By RABIN (Chaim)
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Additional resources for Ancient West-Arabian
Polynices left a son. The grandson of this son migrated to Sparta. In the fourth (or perhaps later) generation thereafter, because of the stillbirths of their children, the descendants of this family erect a temple in honor of the Erinyes of Laius and Oedipus. They believe that they are under a curse going all the way back to these remote forebears. Another descendant of this family was Theron, the tyrant of the Sicilian city Acragas (modern Agrigento) (again see fig. 1). Pindar composed an ode to celebrate his victory in the chariot race at the Olympic games of 476 BC.
In a fragment of a tragedy by Aeschylus, perhaps his Oedipus (but assigned to the category of “uncertain” by the most recent editor Radt [fr. 387a]), Oedipus killed Laius at Potniai, “Queens,” a town near Thebes named after Demeter and her daughter, Kore¯ (Paus. 1). The Erinyes were also worshipped there (Eur. Or. 317–18; cf. Phoen. 1124–25). Oedipus thus killed his father directly under the eyes of the deities who would be quickest to torment the perpetrator of such a crime, as the poet Pindar observes in a passage to be quoted below.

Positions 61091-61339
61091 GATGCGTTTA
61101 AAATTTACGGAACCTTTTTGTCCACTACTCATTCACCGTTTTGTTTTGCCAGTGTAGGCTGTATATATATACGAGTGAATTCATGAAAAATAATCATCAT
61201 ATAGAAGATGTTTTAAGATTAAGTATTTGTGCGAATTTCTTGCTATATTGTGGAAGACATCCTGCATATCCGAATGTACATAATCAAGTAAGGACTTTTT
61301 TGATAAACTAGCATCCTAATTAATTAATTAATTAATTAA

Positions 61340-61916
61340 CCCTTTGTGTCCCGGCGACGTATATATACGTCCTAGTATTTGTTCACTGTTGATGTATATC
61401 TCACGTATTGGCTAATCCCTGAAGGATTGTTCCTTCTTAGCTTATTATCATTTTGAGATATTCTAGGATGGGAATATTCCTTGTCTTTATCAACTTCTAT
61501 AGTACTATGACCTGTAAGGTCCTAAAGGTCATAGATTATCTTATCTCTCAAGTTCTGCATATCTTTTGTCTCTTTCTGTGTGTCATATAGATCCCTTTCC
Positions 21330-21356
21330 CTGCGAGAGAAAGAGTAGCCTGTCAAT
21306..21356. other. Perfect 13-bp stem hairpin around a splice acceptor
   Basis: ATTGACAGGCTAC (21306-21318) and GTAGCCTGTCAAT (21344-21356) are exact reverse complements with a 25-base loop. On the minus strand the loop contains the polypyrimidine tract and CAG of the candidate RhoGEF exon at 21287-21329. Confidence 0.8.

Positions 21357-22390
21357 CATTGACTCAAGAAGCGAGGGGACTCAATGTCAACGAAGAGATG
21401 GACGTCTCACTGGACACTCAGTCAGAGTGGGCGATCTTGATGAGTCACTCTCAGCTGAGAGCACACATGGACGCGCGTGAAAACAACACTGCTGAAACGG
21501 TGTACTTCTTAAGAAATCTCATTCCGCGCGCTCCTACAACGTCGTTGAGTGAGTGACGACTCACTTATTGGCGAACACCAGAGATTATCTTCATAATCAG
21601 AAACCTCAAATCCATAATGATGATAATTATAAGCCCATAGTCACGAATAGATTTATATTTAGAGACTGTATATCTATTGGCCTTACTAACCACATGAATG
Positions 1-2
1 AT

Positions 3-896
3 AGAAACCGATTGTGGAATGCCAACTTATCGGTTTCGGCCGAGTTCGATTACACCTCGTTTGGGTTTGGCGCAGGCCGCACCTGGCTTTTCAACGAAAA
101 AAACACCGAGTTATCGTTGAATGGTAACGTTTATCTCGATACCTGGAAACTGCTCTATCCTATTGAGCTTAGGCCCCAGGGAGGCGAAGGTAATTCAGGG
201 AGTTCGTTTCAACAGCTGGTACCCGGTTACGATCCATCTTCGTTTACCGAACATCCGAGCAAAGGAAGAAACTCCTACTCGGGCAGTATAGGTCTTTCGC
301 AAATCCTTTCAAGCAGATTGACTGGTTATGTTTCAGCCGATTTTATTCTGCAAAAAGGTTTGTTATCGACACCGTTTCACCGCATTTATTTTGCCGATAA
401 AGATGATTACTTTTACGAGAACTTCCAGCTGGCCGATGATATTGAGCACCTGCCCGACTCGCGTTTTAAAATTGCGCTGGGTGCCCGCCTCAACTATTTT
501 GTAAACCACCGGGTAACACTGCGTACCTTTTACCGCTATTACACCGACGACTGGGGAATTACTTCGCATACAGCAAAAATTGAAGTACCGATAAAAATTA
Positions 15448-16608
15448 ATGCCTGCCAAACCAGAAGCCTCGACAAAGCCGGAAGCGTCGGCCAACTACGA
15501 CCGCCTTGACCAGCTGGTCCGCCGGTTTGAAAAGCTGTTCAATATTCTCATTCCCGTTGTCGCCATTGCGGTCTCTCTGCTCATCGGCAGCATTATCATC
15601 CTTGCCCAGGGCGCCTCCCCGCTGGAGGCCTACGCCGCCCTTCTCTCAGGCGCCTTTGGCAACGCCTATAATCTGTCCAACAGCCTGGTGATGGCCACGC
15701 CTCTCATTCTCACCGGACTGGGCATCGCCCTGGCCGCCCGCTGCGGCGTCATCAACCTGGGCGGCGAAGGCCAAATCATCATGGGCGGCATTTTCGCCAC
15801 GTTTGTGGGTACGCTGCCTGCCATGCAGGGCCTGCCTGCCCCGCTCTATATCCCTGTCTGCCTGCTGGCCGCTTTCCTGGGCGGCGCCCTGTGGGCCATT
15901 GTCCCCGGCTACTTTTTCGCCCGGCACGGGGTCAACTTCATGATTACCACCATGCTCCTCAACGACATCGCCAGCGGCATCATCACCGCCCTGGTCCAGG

928–29). This passage provides the earliest evidence for the selfblinding of Oedipus, which is the ﬁrst of the two ills. It presupposes Oedipus’ discovery of his crimes. The second ill will be the curse on the sons, which the chorus goes on to describe. And upon his sons he sent wretched curses, angry because of their sustenance [of him], alas, curses of bitter tongue, and that they with iron-wielding hand at some time divide his possessions. The chorus concludes: “I fear lest now the swift-running Erinys bring it to pass” (785–91).